Promoting local capacities and demand for impact evaluation in East and West Africa
In 2022, the William and Flora Hewlett Foundation renewed its partnership with PEP to support a two-component, three-year initiative that aims to:
- Strengthen experimental Impact Evaluation (IE) capacities among experienced researchers and within governments in East and West AfricaI
- Increase the demand for rigorous evaluations from these governments.
This initiative is coordinated by PEP’s Experimental Research group, and supports 5 projects of experimental impact evaluations in 5 different African countries.
Addressing an urgent need
Evidence-based policymaking is essential to foster growth and achieve long-term development. Despite recent increases in sound IEs carried out in Africa, local capacity remains insufficient for autonomous research, and demand from governments for experimental research is still low.
Local IE capacity is particularly important as researchers based in the study country are more familiar with the local context, better able to monitor all the steps of an IE, and develop closer ties with policymakers before, during and after the evaluation.
The lack of capacity is not limited to the scientific aspects of IE, but also include the “soft” skills such as policy engagement and communications that are required to successfully attract and implement locally-led IEs.
Meanwhile, the low levels of demand are attributed to the organizational culture within government institutions where the capacity to commission research to inform decision making is not embedded. Institutionalizing evidence-informed decision making must start from the inside.
A base of better-trained and policy-engaged researchers, combined with increased government enthusiasm for IEs, should lead to better quality public policies for development in the target countries.
Strengthening Impact Evaluation Capacities for Development (SIECD)
In this first component of the initiative, three teams of in-country PEP alumni and senior local researchers working alongside government officers will undertake impact evaluations of new and existing policy initiatives that have not previously been evaluated.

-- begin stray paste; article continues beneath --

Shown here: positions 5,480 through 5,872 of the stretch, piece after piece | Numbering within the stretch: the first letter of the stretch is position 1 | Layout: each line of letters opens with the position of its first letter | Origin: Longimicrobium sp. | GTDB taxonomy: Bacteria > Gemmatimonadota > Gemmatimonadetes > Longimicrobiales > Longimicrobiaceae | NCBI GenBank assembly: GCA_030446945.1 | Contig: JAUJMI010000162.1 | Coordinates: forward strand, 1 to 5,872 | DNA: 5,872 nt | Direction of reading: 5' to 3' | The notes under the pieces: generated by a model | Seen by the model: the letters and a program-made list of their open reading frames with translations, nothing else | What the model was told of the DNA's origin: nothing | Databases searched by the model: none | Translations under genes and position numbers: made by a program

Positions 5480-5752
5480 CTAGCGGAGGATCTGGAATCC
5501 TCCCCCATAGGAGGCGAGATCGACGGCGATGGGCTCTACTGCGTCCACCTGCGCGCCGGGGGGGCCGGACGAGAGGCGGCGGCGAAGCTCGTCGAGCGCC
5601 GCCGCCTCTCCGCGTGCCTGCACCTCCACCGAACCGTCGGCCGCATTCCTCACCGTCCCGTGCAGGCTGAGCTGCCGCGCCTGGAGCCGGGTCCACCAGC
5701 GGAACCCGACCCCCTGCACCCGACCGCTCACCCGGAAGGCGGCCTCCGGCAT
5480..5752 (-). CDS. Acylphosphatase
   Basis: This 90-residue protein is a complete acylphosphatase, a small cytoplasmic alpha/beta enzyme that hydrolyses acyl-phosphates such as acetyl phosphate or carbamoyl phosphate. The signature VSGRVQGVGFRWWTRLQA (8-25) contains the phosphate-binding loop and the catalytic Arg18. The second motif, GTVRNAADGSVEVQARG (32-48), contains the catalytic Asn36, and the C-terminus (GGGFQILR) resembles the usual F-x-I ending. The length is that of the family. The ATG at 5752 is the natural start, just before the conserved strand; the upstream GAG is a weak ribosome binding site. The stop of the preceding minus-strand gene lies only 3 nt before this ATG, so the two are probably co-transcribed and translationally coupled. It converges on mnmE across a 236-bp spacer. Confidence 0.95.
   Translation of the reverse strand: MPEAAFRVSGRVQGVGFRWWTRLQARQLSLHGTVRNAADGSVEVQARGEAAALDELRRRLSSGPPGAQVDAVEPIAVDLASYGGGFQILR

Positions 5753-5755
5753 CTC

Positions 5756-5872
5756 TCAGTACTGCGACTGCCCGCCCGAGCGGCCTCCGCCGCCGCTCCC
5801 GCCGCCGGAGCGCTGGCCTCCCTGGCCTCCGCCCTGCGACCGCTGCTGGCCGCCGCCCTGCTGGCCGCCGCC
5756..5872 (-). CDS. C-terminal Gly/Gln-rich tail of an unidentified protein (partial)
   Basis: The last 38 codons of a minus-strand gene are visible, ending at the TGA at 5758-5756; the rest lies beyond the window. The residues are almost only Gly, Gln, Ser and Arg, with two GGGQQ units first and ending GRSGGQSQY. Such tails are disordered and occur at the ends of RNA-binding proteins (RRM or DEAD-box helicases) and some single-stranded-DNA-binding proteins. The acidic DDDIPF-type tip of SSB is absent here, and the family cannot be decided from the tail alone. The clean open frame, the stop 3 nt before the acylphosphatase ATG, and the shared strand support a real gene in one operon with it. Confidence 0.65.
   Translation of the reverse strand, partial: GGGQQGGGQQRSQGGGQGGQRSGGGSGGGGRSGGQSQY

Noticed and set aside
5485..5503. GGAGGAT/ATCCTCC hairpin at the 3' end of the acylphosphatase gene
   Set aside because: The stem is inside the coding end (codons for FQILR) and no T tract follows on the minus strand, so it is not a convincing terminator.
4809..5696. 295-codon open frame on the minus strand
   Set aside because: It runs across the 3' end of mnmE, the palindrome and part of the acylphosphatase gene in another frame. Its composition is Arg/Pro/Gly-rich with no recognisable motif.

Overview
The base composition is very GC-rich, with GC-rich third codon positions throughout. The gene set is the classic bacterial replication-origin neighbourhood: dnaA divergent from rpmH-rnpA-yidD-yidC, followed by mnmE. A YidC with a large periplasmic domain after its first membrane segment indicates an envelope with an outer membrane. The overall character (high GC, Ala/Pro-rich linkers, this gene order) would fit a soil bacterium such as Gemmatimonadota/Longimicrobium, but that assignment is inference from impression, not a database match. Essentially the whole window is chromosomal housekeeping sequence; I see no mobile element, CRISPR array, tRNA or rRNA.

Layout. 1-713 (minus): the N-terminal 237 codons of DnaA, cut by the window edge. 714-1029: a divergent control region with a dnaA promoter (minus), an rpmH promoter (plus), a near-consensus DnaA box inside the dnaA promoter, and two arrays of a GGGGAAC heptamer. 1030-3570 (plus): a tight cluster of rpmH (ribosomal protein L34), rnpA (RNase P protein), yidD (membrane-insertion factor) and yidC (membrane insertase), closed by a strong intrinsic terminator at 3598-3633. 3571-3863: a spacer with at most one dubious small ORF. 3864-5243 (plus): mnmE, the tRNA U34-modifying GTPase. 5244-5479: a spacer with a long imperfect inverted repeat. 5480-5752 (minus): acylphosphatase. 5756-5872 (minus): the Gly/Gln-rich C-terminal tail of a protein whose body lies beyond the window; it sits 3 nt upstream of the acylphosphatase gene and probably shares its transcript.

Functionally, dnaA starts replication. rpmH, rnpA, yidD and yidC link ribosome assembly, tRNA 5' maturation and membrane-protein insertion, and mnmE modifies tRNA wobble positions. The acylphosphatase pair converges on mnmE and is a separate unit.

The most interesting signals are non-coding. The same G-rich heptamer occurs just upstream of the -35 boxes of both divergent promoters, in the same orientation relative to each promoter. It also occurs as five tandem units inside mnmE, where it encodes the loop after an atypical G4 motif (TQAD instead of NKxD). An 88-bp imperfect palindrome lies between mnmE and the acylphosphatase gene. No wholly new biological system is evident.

PEP will support the project teams to enhance the researchers’ technical skills in conducting IE research in an autonomous manner. This initiative will also target governments to boost their capacities in commissioning and implementing sound IEs that can inform decisions on local priority issues.
Fostering Autonomous Local Impact Evaluations for Policymaking (FALIEP)
Under this second component of the initiative, representatives of local or national governments (government officers) will set out the research agenda to undertake an RCT IE in their country.
Teams of in-country PEP alumni, government officers, and IE experts (appointed by PEP) will carry out the impact evaluation to provide valuable evidence for policymaking while advancing institutional and researcher capacities for experimental research.
In parallel to the impact evaluations, this initiative will include an in-depth analysis to better understand how to foster more locally-led IEs in each country. This will include an analysis of current and potential demand for IEs, identification of obstacles to their local leadership, and implementation of complementary activities to address some or all these obstacles.
While the whole set of complementary activities will depend on the demand and obstacles analysis, some key activities are already planned. On the demand side, participating and invited government officers will benefit from training in RCTs (for non-researchers), using evidence to inform policymaking, and policy engagement and communication.
On the supply side, training and mentoring in IE, policy engagement and communications will be extended to other members of participating research institutions. As the senior IE experts leading each team have previously received intensive training, they will receive customized mentorship from PEP experts to explore new opportunities for locally-led IEs.